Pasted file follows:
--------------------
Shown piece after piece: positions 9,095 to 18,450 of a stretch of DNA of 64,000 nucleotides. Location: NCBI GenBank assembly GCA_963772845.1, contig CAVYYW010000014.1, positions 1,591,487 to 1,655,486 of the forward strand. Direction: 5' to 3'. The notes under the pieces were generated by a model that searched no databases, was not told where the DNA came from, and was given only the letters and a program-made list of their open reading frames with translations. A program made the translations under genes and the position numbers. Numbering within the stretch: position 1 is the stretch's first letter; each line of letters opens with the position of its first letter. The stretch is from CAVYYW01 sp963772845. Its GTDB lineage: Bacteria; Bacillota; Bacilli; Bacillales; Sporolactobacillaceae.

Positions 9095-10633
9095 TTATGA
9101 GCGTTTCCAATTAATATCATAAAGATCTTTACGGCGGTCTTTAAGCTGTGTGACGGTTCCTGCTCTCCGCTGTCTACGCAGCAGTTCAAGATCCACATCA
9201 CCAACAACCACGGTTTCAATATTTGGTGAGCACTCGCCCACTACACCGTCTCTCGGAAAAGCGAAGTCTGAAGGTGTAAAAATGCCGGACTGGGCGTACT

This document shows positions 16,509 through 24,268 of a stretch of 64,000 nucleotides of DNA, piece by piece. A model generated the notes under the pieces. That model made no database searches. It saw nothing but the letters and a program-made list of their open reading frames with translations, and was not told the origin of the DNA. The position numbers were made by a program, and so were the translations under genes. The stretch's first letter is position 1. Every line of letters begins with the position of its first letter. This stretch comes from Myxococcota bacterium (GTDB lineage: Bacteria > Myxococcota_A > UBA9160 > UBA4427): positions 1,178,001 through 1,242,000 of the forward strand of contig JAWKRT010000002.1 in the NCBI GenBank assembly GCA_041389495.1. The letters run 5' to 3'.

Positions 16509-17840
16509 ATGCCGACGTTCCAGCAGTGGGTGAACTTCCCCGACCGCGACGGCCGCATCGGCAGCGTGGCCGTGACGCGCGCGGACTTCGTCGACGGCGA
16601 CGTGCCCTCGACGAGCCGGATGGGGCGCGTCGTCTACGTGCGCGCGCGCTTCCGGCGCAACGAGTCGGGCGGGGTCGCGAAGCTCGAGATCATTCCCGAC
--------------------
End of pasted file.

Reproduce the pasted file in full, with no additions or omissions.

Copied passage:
Shown piece after piece: positions 9,095 to 18,450 of a stretch of DNA of 64,000 nucleotides. Location: NCBI GenBank assembly GCA_963772845.1, contig CAVYYW010000014.1, positions 1,591,487 to 1,655,486 of the forward strand. Direction: 5' to 3'. The notes under the pieces were generated by a model that searched no databases, was not told where the DNA came from, and was given only the letters and a program-made list of their open reading frames with translations. A program made the translations under genes and the position numbers. Numbering within the stretch: position 1 is the stretch's first letter; each line of letters opens with the position of its first letter. The stretch is from CAVYYW01 sp963772845. Its GTDB lineage: Bacteria; Bacillota; Bacilli; Bacillales; Sporolactobacillaceae.

Positions 9095-10633
9095 TTATGA
9101 GCGTTTCCAATTAATATCATAAAGATCTTTACGGCGGTCTTTAAGCTGTGTGACGGTTCCTGCTCTCCGCTGTCTACGCAGCAGTTCAAGATCCACATCA
9201 CCAACAACCACGGTTTCAATATTTGGTGAGCACTCGCCCACTACACCGTCTCTCGGAAAAGCGAAGTCTGAAGGTGTAAAAATGCCGGACTGGGCGTACT

This document shows positions 16,509 through 24,268 of a stretch of 64,000 nucleotides of DNA, piece by piece. A model generated the notes under the pieces. That model made no database searches. It saw nothing but the letters and a program-made list of their open reading frames with translations, and was not told the origin of the DNA. The position numbers were made by a program, and so were the translations under genes. The stretch's first letter is position 1. Every line of letters begins with the position of its first letter. This stretch comes from Myxococcota bacterium (GTDB lineage: Bacteria > Myxococcota_A > UBA9160 > UBA4427): positions 1,178,001 through 1,242,000 of the forward strand of contig JAWKRT010000002.1 in the NCBI GenBank assembly GCA_041389495.1. The letters run 5' to 3'.

Positions 16509-17840
16509 ATGCCGACGTTCCAGCAGTGGGTGAACTTCCCCGACCGCGACGGCCGCATCGGCAGCGTGGCCGTGACGCGCGCGGACTTCGTCGACGGCGA
16601 CGTGCCCTCGACGAGCCGGATGGGGCGCGTCGTCTACGTGCGCGCGCGCTTCCGGCGCAACGAGTCGGGCGGGGTCGCGAAGCTCGAGATCATTCCCGAC